School Library Journal
(c) Copyright 2010. Library Journals LLC, a wholly owned subsidiary of Media Source, Inc. No redistribution permitted.
Gr 5-10-Perhaps picking up on a trend started by Conn and Hal Iggulden's The Dangerous Book for Boys (Collins, 2007), this volume features a sensational title and lurid, retro cover art that might suggest a shallow and gimmicky package, once cracked. It's not. Instead, the content is solid and compelling. The premise is that all of humankind's greatest milestones in science and engineering have entailed risks and courage on the part of the innovators. Starting with Stone Age tools and ending with a Hadron Collider, each chapter details a historic leap forward in scientific understanding and explains what the potential downsides of those discoveries were. Potential catastrophic consequences include persecution for heresy, the very real risks of self-injury or death in the process of discovery, and the reality that almost every beneficial scientific discovery can also be tapped to create efficient means for humans to kill one another. As such, it's an illuminating survey. Unfortunately, kids who see the cover urging them to "try these experiments at home" and listing them as "smashing atoms, making gunpowder, firing rockets, and raising the dead," might be a little disappointed when the actual "experiments" turn out to be tamer-and sometimes lamer-analogous demonstrations of the concepts put forth in each chapter.-Jeffrey Hastings, Highlander Way Middle School, Howell, MI (c) Copyright 2010. Library Journals LLC, a wholly owned subsidiary of Media Source, Inc. No redistribution permitted.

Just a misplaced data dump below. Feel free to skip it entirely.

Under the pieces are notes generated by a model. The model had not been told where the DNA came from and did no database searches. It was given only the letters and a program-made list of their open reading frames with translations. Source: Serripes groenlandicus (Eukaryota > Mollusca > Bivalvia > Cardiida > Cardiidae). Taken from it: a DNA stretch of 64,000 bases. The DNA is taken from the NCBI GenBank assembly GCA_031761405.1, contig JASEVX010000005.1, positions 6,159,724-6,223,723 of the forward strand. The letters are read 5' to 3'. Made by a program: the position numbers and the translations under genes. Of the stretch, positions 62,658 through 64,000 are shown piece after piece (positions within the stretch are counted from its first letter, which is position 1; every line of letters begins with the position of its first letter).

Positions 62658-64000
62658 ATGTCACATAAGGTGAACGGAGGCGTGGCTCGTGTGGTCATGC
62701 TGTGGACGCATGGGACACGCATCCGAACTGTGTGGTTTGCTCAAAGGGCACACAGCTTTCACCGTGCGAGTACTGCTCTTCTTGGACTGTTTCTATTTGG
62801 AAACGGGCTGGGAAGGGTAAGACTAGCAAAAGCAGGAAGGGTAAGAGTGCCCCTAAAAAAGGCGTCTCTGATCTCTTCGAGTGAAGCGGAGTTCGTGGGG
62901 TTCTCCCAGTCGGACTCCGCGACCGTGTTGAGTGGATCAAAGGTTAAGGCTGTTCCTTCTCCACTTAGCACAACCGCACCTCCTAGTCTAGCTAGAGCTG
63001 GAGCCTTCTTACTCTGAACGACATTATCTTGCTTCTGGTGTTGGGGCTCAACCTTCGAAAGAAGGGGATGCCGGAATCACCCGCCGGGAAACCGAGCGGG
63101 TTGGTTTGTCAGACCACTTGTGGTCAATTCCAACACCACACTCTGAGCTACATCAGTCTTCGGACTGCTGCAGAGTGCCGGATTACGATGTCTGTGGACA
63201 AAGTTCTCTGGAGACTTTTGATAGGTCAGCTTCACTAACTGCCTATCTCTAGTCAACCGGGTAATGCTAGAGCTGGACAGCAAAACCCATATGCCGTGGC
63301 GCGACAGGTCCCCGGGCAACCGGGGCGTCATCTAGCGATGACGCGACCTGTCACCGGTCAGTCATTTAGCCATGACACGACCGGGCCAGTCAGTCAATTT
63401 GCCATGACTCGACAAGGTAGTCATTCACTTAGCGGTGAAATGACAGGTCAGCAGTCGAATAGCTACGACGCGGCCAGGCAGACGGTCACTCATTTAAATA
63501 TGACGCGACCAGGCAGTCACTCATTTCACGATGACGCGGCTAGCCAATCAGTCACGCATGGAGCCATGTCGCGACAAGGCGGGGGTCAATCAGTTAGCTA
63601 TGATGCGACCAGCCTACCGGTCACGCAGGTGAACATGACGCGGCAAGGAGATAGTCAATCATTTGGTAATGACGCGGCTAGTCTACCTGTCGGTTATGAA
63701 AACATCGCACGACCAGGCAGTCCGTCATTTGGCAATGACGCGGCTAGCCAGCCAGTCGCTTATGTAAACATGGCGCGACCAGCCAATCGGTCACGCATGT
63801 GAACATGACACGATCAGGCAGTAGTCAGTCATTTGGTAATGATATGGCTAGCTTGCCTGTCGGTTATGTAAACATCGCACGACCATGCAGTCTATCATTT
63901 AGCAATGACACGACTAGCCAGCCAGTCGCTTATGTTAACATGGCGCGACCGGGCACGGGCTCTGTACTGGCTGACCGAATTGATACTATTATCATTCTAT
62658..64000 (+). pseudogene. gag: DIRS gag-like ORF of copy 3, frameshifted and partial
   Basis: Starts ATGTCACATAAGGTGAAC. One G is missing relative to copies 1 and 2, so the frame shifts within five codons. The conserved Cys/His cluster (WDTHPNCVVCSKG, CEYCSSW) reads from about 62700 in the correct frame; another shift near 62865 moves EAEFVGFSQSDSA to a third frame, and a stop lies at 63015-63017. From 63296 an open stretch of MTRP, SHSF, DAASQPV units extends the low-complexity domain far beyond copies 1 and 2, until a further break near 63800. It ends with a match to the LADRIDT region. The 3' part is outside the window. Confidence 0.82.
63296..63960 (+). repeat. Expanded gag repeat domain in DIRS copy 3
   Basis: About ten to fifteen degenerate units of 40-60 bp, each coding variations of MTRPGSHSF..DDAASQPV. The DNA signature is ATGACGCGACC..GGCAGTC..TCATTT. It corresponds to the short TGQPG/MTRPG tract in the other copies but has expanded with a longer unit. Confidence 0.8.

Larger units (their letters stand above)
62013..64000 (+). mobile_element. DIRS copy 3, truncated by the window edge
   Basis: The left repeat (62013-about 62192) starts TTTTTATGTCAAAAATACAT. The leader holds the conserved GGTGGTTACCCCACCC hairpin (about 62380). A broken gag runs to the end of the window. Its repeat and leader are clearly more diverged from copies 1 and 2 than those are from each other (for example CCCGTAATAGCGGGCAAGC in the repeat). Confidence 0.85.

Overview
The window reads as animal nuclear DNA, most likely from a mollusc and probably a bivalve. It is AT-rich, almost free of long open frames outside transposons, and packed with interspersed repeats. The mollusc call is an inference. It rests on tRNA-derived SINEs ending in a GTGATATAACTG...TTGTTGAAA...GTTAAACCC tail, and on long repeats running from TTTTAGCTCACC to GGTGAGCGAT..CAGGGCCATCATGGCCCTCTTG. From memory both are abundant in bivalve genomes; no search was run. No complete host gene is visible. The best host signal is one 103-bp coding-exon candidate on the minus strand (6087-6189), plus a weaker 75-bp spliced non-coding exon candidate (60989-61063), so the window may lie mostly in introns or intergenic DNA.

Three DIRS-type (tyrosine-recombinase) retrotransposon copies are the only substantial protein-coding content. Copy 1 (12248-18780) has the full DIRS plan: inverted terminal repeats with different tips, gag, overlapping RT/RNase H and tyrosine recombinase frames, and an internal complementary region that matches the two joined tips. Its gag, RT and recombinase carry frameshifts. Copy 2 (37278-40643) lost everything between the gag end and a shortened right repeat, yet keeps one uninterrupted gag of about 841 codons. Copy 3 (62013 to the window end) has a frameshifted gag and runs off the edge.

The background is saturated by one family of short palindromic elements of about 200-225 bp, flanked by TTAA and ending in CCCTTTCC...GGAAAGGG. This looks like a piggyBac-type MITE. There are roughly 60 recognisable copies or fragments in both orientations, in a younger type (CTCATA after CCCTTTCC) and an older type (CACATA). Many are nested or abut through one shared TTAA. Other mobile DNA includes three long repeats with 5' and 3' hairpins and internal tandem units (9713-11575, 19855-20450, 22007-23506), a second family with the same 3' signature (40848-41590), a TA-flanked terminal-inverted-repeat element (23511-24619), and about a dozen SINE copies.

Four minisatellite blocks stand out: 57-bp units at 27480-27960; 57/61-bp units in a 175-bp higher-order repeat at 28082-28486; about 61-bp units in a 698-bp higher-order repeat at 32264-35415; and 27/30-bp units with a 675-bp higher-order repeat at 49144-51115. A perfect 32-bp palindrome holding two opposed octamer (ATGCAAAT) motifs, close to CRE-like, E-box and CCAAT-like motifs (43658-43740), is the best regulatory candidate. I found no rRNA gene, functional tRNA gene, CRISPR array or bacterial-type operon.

From Booklist, Copyright © American Library Association. Used with permission.
From the author of The Book of Totally Irresponsible Science (2008), this volume approaches science historically, spotlighting certain periods, processes, individuals, discoveries, and inventions. Each of the 34 chapters includes a discussion and one or two related activities, such as making a Stone Age tool, creating an earthquake in Jell-O, building a parachute for an egg drop, and extracting a banana's DNA. Safety concerns are addressed for each project, and adult help will be necessary to complete some of the experiments successfully. Though the photos and cartoon-style drawings work well, several elements of the book's design are off-putting: the use of pistachio-green and purplish-gray background colors on the pages, the occasional graph-paper-like squares underlying the text, and the small black squares running up the pages' outer margins. While there is no back matter, not even an index, Connolly's writing is engaging, and the historical approach works well, offering kids a quick introduction to science history and the opportunity to explore certain ideas along the way.--Phelan, Carolyn Copyright 2010 Booklist